When a situation arises where you require legal advice the natural and reasonable response is to go straight to your solicitor and rely on the solicitor to identify the relevant facts and issues. However a little foresight into how to approach instructing your solicitor can speed things up, make your solicitor’s life easier and reduce your costs.
- Ensure you have all documents filed and organised.
In order to provide you with advice your solicitor needs a clear understanding of the circumstances of your case. You will save your solicitor considerable time (and yourself expense) if you:
- Provide your solicitor with all relevant documents
- Arrange communication by addressee and in chronological order
Often significant time and expense is incurred by your solicitor in organising documents and checking there are no documents missing. The accuracy of advice is reliant on being aware of all relevant information. Whilst your solicitor will still check the documents you provide less time will be required to complete this.
- Prepare a summary of the circumstances of the dispute.
Your solicitor will need to discuss your case with you to ensure that he has a full understanding of the position prior to providing advice. However if you can provide a summary before you have your first meeting with your solicitor he will have a detailed understanding of the issue you want him to address and will be able to use the time he spends with you to best effect.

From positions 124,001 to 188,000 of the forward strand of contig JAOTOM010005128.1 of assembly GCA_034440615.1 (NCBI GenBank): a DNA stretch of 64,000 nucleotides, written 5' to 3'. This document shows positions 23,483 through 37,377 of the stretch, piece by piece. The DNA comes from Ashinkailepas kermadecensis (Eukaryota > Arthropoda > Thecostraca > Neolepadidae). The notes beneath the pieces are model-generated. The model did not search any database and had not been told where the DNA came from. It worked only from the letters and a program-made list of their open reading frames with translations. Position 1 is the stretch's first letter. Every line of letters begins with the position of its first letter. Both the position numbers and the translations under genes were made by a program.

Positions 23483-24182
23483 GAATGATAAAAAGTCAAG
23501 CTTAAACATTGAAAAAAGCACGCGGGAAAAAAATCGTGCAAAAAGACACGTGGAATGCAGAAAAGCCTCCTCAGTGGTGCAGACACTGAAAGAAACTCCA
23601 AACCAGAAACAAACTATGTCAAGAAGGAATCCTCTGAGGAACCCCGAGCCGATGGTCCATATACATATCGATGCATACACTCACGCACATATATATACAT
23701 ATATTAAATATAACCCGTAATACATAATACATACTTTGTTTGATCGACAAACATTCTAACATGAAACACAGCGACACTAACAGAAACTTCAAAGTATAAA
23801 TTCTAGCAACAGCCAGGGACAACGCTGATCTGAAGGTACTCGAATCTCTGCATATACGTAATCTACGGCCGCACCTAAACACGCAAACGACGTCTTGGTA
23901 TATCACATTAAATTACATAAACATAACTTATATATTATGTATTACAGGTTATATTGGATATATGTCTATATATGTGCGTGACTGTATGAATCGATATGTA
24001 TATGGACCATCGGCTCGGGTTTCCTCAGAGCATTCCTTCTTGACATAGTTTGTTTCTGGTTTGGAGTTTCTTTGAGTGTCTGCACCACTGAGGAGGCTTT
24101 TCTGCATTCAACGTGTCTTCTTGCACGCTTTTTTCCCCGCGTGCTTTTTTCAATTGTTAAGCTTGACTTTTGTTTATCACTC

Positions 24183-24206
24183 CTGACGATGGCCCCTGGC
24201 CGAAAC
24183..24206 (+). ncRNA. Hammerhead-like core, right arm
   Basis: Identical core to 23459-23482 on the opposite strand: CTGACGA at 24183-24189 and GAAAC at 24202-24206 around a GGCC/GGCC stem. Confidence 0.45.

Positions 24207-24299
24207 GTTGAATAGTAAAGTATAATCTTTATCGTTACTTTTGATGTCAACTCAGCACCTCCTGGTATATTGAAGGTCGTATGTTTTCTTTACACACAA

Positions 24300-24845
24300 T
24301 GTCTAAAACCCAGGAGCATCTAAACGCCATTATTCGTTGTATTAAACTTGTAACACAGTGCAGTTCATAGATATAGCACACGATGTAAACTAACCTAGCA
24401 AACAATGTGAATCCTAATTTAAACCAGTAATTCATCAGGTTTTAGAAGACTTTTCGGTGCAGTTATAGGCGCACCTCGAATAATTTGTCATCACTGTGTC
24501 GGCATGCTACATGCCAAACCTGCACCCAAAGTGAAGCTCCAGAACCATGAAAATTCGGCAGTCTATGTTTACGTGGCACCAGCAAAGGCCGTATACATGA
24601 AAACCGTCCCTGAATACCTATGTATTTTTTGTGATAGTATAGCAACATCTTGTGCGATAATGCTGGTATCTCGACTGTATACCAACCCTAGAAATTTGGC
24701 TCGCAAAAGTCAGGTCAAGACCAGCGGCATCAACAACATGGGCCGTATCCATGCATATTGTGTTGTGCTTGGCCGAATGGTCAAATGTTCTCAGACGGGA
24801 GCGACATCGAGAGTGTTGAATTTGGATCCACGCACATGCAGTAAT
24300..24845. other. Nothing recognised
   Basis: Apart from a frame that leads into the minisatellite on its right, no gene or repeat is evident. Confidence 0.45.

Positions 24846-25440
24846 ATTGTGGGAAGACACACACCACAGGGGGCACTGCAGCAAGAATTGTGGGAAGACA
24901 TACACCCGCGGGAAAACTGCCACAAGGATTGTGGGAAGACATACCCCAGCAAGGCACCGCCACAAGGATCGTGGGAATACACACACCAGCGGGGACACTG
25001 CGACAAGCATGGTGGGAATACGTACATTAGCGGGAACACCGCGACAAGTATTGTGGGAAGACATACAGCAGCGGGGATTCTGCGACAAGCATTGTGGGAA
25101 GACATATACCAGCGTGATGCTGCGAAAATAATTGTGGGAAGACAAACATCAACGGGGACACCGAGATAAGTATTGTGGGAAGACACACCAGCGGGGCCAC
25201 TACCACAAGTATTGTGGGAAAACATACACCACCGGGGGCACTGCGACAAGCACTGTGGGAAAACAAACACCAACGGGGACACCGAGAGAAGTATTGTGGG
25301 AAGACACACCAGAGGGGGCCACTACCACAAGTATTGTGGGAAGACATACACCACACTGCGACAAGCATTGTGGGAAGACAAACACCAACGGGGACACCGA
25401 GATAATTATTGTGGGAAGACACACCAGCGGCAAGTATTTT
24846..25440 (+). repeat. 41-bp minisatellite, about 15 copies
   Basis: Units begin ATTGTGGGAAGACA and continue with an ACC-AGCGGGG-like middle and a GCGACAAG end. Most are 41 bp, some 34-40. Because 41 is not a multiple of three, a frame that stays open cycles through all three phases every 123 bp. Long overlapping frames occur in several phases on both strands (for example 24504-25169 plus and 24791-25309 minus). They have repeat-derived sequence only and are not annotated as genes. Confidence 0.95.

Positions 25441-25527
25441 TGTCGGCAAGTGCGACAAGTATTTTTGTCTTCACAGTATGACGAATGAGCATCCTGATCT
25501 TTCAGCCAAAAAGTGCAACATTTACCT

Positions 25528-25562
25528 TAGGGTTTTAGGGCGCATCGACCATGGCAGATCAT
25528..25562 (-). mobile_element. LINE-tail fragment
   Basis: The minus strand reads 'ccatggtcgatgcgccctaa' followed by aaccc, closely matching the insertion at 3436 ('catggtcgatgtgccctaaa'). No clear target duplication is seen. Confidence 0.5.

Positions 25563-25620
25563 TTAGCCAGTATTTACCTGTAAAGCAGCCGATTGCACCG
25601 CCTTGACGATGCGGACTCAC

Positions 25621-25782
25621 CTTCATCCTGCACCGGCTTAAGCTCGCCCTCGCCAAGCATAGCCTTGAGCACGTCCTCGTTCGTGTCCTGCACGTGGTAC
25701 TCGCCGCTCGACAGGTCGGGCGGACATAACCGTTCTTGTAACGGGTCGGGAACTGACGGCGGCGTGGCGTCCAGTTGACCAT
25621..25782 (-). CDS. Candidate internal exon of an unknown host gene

This also has the benefit of helping you organise your thoughts and reminds you of all the circumstances of your case. According to Charles from Check My Legal Fees “When a client attends their solicitor to discuss a legal problem it can be difficult remain calm and logical and as a result, often not all relevant facts are communicated or not in a logical order.”
- Prepare a chronology
A central requirement for the understanding of a case is having all information in a chronological order. This indicates how a dispute has arisen and how different actions and responses have influenced the development of a situation.
This is also important where time limits apply to making or responding to an issue or issuing a claim to ensure limitation is not breached and therefore your claim being statute barred.
4.Be clear and pragmatic about your objectives
In some situations your objective may be very clear but in others there may be a number of potential outcomes. Your solicitor will advise you what he considers the optimum result.
However time and cost will be saved if you are clear from the outset what you want to achieve.
- Listen to your solicitor’s advice
Your solicitor will advise you what he considers the best outcome in your particular circumstances. However in many disputes it can be difficult to keep emotion out of your thought process.
A good solicitor should focus on getting you the best result when the cost, time and stress are taken into account.
Your solicitor will in many cases be willing to take actions you insist on where these are not the best course of action (after making clear the positives and negatives). However insisting that your solicitors take a particular course of action or refuse to concede on parts of a case can cause significant additional costs to be incurred.
A solicitor is constantly trying to balance the need to represent the totality of your interests to best effect, with the need to focus on strong arguments which will most likely be successful.
- Agree a plan with your solicitor
Following advice being received from your solicitor agree a detailed plan of what the next steps will be. This ensures that there is clear agreement as to the next steps to take.
- Respond to your solicitor promptly